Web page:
Allen Iverson saves Team USA from further embarrassment.
By Associated Press
Published August 5, 2004
COLOGNE, Germany - Things are not looking good for the NBA stars on the U.S. Olympic basketball team.
The Americans needed a final-shot 3-pointer by Allen Iverson from just across midcourt Wednesday to pull out an 80-77 exhibition victory over Germany - a team that failed to even qualify for the Athens Games.
A day after losing 95-78 to unheralded Italy, the U.S. players celebrated their last-gasp triumph against Germany as though they had won an NBA championship. When Iverson's second 3-pointer in the final 11/2 minutes went through the net, two-time league MVP Tim Duncan raised a finger to the sky as if to say, "We're No. 1!" Other team members piled atop Iverson on the court.
"That was great. It felt good because it was the first time in my life I hit a buzzer beater like that," Iverson said. "That's what basketball is all about."
Duncan led the Americans with 19 points, followed by Carmelo Anthony with 16 and Iverson with 15. But the United States again struggled against a team thought to be no competition.
The Germans' top player, Dallas Mavericks All-Star Dirk Nowitzki, appeared to have sent the game to overtime by making a 3-pointer over two defenders to tie the score at 77 with 3.2 seconds left. Nowitzki scored a game-high 32 points.
But Iverson, a U.S. co-captain, came through with his own clutch shot, one day after calling the upset rout against Italy "a wakeup call." That 17-point difference was the largest margin of defeat for an NBA-stocked U.S. team.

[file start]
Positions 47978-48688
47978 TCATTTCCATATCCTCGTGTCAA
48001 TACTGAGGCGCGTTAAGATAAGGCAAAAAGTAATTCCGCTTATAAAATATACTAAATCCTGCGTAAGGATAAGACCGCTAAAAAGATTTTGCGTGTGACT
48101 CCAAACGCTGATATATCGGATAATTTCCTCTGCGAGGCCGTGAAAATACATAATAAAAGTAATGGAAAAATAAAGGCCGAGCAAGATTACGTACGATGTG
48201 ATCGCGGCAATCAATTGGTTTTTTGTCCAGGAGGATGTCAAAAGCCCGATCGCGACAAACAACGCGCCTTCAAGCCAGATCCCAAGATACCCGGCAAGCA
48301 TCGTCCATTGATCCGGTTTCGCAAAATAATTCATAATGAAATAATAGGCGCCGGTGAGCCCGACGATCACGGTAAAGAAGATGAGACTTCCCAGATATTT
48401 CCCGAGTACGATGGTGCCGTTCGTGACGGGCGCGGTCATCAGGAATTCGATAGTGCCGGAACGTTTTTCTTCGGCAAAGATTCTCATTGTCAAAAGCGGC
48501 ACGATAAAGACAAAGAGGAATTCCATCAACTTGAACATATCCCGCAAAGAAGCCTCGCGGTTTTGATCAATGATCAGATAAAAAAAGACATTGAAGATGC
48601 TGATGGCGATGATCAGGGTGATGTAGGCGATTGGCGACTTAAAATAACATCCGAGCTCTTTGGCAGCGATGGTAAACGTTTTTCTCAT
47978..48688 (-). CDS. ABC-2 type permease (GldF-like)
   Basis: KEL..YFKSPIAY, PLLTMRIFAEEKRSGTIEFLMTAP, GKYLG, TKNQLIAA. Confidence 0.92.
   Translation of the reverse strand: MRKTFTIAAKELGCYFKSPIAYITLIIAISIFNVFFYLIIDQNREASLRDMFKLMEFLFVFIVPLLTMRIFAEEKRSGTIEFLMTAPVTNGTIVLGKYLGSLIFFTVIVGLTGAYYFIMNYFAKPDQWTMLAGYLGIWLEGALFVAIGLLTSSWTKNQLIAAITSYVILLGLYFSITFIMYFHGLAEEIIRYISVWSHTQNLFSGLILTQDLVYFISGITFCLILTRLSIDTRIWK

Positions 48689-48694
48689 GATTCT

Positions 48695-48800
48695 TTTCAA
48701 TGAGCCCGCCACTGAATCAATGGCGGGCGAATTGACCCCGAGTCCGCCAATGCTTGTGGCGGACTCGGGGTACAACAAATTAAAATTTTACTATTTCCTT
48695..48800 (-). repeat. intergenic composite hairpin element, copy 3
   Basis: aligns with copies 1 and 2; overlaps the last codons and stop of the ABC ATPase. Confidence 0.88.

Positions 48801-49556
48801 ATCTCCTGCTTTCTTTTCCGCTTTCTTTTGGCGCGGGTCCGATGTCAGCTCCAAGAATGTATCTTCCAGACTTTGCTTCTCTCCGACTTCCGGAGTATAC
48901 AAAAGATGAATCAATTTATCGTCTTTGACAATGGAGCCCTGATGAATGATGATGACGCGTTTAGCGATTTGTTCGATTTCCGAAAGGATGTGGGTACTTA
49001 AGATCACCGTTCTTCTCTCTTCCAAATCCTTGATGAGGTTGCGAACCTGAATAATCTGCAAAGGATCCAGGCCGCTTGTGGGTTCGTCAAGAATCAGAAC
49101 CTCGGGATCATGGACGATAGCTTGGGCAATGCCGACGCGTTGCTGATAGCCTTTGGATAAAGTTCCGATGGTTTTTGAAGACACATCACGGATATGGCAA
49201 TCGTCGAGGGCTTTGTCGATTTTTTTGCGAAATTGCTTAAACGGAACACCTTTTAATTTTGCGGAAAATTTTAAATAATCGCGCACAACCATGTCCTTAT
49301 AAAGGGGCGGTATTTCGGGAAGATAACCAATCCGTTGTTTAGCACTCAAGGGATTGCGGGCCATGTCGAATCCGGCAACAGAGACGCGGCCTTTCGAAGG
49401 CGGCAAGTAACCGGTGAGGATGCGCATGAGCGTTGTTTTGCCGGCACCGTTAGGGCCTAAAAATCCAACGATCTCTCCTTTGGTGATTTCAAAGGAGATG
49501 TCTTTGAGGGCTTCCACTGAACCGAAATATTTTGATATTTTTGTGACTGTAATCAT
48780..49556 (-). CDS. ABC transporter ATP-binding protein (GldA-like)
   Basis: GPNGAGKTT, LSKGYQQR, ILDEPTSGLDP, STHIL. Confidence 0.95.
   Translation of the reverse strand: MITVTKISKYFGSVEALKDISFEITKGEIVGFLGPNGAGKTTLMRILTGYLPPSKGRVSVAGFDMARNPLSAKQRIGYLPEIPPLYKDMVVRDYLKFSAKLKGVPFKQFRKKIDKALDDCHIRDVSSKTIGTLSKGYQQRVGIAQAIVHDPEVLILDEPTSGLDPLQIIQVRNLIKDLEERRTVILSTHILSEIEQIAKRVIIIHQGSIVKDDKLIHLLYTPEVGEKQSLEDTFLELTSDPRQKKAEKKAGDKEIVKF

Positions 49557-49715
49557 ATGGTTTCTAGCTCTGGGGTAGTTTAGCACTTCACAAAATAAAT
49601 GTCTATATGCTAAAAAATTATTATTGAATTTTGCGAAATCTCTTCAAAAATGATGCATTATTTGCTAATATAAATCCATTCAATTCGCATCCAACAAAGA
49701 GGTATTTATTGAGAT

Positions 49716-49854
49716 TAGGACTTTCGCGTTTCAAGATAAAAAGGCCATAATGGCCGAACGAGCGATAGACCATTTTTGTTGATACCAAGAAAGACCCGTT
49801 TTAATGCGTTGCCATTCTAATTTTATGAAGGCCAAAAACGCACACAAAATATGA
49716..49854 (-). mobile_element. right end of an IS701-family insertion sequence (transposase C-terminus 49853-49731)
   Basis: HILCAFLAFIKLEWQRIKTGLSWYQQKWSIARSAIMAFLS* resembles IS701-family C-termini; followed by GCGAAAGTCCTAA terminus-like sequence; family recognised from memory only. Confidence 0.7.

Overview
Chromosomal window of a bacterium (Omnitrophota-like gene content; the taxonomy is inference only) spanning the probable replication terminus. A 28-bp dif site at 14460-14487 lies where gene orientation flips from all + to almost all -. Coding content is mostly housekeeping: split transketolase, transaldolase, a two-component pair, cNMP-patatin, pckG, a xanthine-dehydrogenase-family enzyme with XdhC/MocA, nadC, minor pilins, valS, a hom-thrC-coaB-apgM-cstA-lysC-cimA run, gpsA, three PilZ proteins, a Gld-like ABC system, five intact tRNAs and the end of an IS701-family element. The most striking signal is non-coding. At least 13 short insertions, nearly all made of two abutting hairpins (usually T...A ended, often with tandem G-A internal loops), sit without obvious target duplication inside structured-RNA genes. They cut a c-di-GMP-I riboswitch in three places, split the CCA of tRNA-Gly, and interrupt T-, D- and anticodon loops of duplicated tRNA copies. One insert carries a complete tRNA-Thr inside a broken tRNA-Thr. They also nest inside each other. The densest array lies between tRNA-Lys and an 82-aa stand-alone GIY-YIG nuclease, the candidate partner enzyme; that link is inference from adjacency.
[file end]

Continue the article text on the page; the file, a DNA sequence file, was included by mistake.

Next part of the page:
"We made a lot of improvements over the game last night, but we have a long ways to go," U.S. coach Larry Brown said.
One of Iverson's other four 3-pointers came with 1:18 left, staking the Americans to a 75-72 lead. Nowitzki cut that deficit to 75-74 with two free throws with 35 seconds left.
Anthony, the Denver Nuggets' star rookie, made two free throws to make it 77-74, setting up the final long-distance drama.
The Americans held a slim lead early, never leading by more than five, until Nowitzki's six straight points on jumpers lifted the Germans to a 59-56 lead with 2:40 left in the third quarter.
The Americans showed more intensity and better defense from the start than against Italy.
Iverson set the tone in the opening minutes, hounding German point guard Steffen Hamann until jarring the ball loose and finishing a fastbreak with a layup.
"It's my job to set an example on defense and then the others will follow," the 76ers guard said.
But the Germans, who beat Italy 85-77 three days ago, lacked the stellar outside shooters that proved so hard to handle for the U.S. team against the Italians.
Instead, the hosts relied on Nowitzki and plenty of support from the crowd of 18,000.
"I think we're getting better. Just to get a win in a place like this - the crowd was really into it," Iverson said. "We have to get used to it in Athens. Everybody will be rooting against us. So this will be a good test for us."
The U.S. team plays its first game in Athens against Puerto Rico on Aug. 15 as it tries to win a fourth straight gold medal since NBA players were allowed to compete at the Olympics. The Americans' next exhibition game is against Serbia-Montenegro.
Germany failed to qualify for the Olympics because it lost to Italy in qualifying. The Germans won the bronze medal at the 2002 World Championships.
WOMEN: Team USA is expected to dominate the Athens Olympics. First, they'll take on a WNBA All-Star team tonight at Radio City Music Hall in New York, the squad's final warmup before heading to Europe this weekend.
"This is a chance to show the best women in the world and how competitive they play," said Detroit Shock coach Bill Laimbeer, who will coach the WNBA All-Stars.
Two-time Olympian Lisa Leslie will join USA starters Tina Thompson, Sheryl Swoopes, Shannon Johnson and Tamika Catchings on stage at the famed music hall.
The WNBA All-Stars will start Connecticut's Nykesha Sales and Taj McWilliams-Franklin, Detroit's Cheryl Ford, Los Angeles' Nikki Teasley and Phoenix's Anna DeForge.
"We're going to treat it like a normal game because we need all the preparation we can get," Diana Taurasi said.